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Remains of sailor killed during Pearl Harbor returned to Minnesota

The remains of Lloyd Timm returned home to Minnesota Thursday after he was killed aboard the USS Oklahoma during Pearl Harbor 80 years ago.

KELLOGG, Minn. — Editor's note: This story was originally published on Sept. 2, 2021.

A Minnesota WWII service member killed during the attack on Pearl Harbor 80 years ago is finally back home.

The remains of Navy Seaman 2nd Class Lloyd Timm arrived at the Minneapolis-St. Paul International Airport Thursday afternoon.

He was one of about 429 sailors killed while aboard the U.S.S. Oklahoma as it was anchored at Pearl Harbor's Ford Island.

Timm grew up in Kellogg, Minnesota, and was just 19 years old when he died.

His family stood by as the remains were carried onto Minnesota soil, and was welcomed home with military honors.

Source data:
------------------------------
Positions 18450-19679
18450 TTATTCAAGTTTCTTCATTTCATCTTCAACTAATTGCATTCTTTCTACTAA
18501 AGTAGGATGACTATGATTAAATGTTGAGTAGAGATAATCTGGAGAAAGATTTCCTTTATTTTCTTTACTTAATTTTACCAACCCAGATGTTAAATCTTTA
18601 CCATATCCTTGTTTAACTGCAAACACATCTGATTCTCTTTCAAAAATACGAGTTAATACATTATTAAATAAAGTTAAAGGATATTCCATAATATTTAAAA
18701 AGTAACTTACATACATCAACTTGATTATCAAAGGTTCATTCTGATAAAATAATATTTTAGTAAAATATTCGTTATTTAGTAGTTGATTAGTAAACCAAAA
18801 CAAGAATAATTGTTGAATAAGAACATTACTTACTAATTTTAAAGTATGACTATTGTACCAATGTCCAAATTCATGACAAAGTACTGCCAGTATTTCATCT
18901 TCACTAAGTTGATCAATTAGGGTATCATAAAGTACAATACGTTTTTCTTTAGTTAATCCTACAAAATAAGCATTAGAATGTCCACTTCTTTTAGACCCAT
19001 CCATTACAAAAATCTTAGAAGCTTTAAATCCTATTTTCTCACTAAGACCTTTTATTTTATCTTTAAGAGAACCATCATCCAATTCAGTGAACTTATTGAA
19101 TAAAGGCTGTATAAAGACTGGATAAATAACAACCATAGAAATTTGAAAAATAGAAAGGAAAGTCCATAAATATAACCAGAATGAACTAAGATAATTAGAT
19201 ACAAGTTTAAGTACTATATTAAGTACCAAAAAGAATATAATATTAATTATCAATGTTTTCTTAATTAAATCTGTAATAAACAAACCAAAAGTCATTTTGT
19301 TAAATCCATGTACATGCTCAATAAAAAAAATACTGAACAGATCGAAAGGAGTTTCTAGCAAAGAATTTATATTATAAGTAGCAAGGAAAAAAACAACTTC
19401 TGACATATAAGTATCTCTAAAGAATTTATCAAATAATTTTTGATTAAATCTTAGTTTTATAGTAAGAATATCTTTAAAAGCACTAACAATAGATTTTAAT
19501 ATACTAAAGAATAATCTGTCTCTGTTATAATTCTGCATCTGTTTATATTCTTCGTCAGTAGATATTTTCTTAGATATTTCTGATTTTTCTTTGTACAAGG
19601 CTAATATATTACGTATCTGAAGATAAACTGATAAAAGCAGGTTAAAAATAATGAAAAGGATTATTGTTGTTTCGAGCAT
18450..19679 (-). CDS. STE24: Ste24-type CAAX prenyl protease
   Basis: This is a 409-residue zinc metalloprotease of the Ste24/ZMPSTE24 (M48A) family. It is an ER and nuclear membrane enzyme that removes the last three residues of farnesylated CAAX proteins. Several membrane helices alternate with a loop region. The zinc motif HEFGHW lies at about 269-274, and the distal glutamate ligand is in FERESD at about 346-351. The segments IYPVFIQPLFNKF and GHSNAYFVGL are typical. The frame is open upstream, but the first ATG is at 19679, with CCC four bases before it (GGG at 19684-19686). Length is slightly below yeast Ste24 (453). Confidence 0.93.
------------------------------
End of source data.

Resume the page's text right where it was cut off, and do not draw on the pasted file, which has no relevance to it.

"It's a great day for the whole family that's here...80 years after he was killed at Pearl Harbor, to finally be able to come home, it's just really nice," said Lloyd Ness, Timm's nephew. 

Timm was one of many sailors from the U.S.S. Oklahoma, whose unidentified remains were buried in a mass grave in the Hawaiian capital of Honolulu.

Efforts to exhume and identify the remains didn't start until 2015.

Timm is among twelve other sailors aboard the Oklahoma having been from Minnesota, of which only nine have been positively identified and prepared for burial, according to Lieutenant Commander Michael Sheehan of the U.S. Naval Reserve. 

"It's very important for service members to remember and to see things like this happen, because it reinforces the idea that when you sign up for the U.S. armed forces, and something happens, we will make every effort to find you."

Timm's memorial service will be held on Monday, Sept. 6 at the City of Kellogg's Greenfield Cemetery.

More information can be found, here